Talon is a relatively trivial way of storing latitude and longitude in 4 unicode characters. It's intent is to shorten location urls when you're mentioning somewhere to someone and want to send that in a url. Before Talon the only way to send a location to someone else would be to go into google maps, find that location and then grab the url which would look something like the following: https://email@example.com,-28.0261396,16z?hl=en Even then the location given is just a region of the map, if you wanted a Marker at that location the best way to do that is to ask for directions to that spot and then grab the url again, which looked something like this: https://www.google.ca/maps/dir//38.603654,-firstname.lastname@example.org,-28.1636668,11z/data=!3m1!4b1!4m3!4m2!1m0!1m0?hl=en These urls are much too long to send to someone over a chat window or within a tweet or in a text message. This is where Talon comes in, talon takes what would have been these long urls and shortens them to something nice like this: http://wmak.io/t.html?♁踷똊Ⴓ齼 this isn't a url shortener rather Talon encodes a latitude and longitude up to to seven decimal places. Which means the location stored is accurate up to 11mm.
So how does Talon work?
Talon has 4 characters to work with, and given the state of the web these characters can be assumed to be in utf8. This means that there are 65535 possible symbols per character. Talon assumes the first two represent Latitude, And the second two represent Longitude. The possible combinations per set of characters then is 4294836225. We also know the range of possible numbers. Latitude which is from -90.0000000 to 90.0000000 and Longitude which is from -180.0000000 to 180.0000000. Become of the limitations of the combinations the first value can be 0, 1, 2, or 3 if the first number was 4 then the second number would be limited to 2, and so on. In which case the numbers were used as flags:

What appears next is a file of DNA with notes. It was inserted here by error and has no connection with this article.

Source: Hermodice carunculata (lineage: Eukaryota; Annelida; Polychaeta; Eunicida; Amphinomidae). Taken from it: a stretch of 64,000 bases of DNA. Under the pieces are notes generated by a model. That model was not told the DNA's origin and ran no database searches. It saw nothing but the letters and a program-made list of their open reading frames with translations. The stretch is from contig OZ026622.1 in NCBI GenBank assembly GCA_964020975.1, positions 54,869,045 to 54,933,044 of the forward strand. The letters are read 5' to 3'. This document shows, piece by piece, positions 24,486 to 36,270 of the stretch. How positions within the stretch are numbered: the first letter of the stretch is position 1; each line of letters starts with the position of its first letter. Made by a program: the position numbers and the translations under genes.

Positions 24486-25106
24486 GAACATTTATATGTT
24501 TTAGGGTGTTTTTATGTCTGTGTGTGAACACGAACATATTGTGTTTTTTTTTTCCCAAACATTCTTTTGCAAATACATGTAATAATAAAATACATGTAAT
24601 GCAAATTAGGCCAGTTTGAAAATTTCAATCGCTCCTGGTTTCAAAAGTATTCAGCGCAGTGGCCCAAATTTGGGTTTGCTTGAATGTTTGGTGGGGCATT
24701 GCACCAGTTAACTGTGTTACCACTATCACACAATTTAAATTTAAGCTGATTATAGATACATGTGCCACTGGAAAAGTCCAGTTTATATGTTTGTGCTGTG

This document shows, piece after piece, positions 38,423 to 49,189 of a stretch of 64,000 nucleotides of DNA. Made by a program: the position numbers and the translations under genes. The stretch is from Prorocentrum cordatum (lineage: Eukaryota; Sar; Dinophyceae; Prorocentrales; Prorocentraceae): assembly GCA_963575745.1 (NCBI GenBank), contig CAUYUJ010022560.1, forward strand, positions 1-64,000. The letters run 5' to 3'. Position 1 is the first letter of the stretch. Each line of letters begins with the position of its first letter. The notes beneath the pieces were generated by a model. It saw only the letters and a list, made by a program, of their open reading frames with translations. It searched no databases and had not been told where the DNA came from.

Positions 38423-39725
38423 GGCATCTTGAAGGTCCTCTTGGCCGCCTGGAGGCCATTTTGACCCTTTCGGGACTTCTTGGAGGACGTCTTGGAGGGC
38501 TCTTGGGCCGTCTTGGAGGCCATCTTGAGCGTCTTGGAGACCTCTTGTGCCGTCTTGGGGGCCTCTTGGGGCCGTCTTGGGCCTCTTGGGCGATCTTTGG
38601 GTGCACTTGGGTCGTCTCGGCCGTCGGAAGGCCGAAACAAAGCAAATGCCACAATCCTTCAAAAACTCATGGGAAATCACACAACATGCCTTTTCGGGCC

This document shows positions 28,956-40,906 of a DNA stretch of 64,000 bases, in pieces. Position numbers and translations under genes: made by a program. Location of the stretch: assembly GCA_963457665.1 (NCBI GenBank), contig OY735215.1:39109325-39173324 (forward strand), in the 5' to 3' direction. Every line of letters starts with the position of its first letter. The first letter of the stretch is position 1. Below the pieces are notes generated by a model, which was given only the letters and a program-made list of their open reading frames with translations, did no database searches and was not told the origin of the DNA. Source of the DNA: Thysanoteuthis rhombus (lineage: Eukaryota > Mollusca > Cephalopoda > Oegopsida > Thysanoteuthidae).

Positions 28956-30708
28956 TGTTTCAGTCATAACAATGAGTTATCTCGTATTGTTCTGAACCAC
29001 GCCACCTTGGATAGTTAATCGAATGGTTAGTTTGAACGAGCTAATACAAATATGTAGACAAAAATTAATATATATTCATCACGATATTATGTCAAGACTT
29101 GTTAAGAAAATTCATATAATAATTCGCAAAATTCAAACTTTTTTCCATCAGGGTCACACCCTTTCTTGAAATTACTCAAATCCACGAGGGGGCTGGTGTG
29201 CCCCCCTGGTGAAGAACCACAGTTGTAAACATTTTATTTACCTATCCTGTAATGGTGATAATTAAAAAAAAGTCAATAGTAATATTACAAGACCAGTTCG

- 0 means the number is negative
- 1 means the number is negative and below 90
- 2 means the number is positive
- 3 means the number is positive and above 90
So to store a number n the algorithm would be as follows:
- Which flag does the number fall under? set the first digit as such.
- If abs(n) > 90 then let n ±= 90 so that abs(n) <= 90
- Remove the decimal point from n
- Append the digits of n to the result
- Truncate the result so that it's 10 characters long
- Find the Hexidecimal representation of the result
- The final result then is the unicode representation of the first 4 characters of the hex and the last 4 characters of the hex.